If abortion were morally (and legally) wrong because human fetuses are persons, this would entail that mothers and third parties must not kill their babies in utero, but not that they must help them at some cost to themselves by submitting to major surgery. This further conclusion would follow only if it is true that refraining from helping another person is morally on a par with killing him, an equation that many reflective people, not to mention Anglo-Canadian law, have been unwilling to make when undoubted persons are involved. If we reject the moral equation, then abortion might be wrong, but refusal of a medically advised caesarian section permitted. If the latter is indeed morally wrong, it has to be so on grounds other than or additional to the alleged right of a human fetus not to be killed. I will consider four such grounds: probably harms and benefits in individual cases, mandatory beneficence or positive service, the tacit commitment to nurture, and the obligation to assume risk of harm in order to make good on one’s own negligence.

Probable harms and benefits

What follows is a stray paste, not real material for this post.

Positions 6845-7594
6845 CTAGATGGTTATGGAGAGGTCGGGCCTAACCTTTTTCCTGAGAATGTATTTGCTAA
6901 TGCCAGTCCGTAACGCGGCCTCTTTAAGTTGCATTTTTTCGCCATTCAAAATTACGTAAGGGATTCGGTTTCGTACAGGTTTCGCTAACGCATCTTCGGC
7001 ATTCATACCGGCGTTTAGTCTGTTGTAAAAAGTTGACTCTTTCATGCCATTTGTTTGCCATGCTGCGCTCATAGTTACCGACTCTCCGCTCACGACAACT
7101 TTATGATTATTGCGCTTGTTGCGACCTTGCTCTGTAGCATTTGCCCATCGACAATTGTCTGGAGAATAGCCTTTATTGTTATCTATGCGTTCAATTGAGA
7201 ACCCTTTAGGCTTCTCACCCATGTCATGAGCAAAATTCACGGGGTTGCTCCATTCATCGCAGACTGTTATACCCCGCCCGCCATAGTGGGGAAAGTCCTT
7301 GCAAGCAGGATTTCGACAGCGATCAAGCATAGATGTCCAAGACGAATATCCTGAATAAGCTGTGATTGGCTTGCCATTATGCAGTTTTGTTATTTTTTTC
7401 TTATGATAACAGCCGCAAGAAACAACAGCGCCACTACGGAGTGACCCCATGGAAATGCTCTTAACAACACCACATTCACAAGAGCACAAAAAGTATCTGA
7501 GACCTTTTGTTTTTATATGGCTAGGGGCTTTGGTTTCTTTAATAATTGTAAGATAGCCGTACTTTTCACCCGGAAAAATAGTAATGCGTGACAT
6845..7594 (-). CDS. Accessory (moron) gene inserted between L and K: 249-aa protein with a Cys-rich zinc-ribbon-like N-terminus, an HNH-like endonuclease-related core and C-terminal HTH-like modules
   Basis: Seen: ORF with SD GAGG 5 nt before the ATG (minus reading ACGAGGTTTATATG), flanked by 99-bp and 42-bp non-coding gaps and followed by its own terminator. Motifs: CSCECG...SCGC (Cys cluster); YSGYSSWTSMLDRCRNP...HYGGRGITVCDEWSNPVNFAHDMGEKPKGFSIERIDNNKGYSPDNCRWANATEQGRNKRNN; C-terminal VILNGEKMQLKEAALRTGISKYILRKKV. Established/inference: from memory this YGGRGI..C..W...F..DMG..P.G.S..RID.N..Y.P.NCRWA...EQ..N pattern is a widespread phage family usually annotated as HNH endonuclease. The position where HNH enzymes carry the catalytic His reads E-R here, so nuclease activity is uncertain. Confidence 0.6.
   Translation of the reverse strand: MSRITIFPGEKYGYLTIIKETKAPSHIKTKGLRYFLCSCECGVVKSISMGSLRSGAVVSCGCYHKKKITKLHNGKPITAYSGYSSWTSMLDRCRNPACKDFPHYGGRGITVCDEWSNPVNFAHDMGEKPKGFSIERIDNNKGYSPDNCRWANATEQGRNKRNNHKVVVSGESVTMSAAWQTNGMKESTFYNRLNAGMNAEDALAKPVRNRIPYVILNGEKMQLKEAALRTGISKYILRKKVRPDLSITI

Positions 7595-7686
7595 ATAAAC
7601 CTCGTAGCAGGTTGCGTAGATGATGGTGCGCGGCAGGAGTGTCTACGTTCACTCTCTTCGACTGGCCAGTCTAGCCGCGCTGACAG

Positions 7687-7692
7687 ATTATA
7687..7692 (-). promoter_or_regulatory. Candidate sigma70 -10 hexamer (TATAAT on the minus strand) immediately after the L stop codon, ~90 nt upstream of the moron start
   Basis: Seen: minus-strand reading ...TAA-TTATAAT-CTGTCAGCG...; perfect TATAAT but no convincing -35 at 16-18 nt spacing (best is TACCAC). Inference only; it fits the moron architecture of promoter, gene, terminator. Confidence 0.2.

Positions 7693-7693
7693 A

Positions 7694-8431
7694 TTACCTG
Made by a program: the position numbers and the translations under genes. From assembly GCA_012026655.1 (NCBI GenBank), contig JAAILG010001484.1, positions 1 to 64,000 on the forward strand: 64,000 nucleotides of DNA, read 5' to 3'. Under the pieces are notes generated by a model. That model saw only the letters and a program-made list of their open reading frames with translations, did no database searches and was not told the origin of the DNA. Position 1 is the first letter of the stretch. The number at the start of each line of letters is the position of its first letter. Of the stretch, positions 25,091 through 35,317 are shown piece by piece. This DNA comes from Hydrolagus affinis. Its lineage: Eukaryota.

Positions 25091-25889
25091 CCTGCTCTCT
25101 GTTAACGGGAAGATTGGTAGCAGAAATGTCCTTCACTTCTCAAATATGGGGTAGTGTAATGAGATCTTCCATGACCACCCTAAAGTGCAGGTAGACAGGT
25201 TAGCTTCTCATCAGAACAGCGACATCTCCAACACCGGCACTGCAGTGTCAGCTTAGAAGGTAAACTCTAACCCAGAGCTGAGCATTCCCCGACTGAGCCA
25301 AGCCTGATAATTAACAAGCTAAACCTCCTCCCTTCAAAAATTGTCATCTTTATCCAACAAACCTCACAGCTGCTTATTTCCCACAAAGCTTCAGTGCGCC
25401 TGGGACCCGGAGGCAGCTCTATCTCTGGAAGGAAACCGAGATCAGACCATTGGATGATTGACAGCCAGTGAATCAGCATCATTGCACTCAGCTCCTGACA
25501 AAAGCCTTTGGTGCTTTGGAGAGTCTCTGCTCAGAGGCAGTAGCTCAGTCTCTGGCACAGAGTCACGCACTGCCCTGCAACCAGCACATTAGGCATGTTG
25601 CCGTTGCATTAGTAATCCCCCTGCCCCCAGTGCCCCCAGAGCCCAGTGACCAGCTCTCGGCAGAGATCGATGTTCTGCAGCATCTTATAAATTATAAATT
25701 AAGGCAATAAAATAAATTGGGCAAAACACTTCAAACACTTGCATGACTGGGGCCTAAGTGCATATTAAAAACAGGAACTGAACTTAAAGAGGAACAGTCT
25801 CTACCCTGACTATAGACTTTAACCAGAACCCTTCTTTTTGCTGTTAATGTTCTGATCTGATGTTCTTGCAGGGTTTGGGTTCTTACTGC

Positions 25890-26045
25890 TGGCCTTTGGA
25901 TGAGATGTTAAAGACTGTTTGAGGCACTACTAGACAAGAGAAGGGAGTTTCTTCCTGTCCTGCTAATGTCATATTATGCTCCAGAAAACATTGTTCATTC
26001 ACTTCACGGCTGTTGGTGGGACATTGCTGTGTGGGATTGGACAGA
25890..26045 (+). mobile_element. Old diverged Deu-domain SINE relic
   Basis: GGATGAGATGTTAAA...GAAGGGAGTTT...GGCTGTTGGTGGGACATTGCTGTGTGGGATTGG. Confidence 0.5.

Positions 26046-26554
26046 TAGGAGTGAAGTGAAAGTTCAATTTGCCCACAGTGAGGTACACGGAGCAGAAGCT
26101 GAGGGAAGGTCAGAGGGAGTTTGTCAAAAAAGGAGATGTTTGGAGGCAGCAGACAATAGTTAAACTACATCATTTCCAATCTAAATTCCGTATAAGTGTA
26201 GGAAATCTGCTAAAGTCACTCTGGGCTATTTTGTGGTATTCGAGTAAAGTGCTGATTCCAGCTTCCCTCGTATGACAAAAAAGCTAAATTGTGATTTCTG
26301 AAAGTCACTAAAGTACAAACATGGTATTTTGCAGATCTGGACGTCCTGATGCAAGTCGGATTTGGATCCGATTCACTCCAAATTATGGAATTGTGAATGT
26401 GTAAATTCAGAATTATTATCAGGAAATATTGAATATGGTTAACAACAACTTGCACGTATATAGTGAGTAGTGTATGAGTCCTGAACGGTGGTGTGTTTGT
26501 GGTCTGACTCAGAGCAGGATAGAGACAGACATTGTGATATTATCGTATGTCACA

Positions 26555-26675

Many proponents of fetal apprehension base their support on straight act-utilitarian grounds, arguing that mothers should be forced to have c-sections where (and presumably, only where) the balance of probable benefits over harms is greater than for a vaginal delivery; more specifically, where the risk of substantial morbidity and mortality to the baby without the c-section is greater than those risks to the mother with the procedure. Thus they would limit the applications of such a policy to the, presumably narrow, range of cases where the calculus of probable utilities is unequivocal. For example, in Jefferson v. Griffin Spalding County Hospital Authority (State of Georgia, 1981) the mother suffered from complete placenta previa which suggested to the medical staff that there was a 99% chance the baby (and a 50% chance the mother) would die if delivered vaginally. And in the recent Baby R. case (B.C. 1987) the infant presented in the footling breech position, leading the attending physician to conclude that there was a 80% chance he would die if delivered vaginally.

As with any utilitarian argument, there are two kinds of grounds for disputing this one. First, one might dispute the factual premise. There is in fact considerable doubt and controversy over the desirability of c-sections in a wide range of cases. As indicated in the “Consensus Conference Report, Indications for Caesarian Sections” (Can Med Assoc J 1986; 134:1350):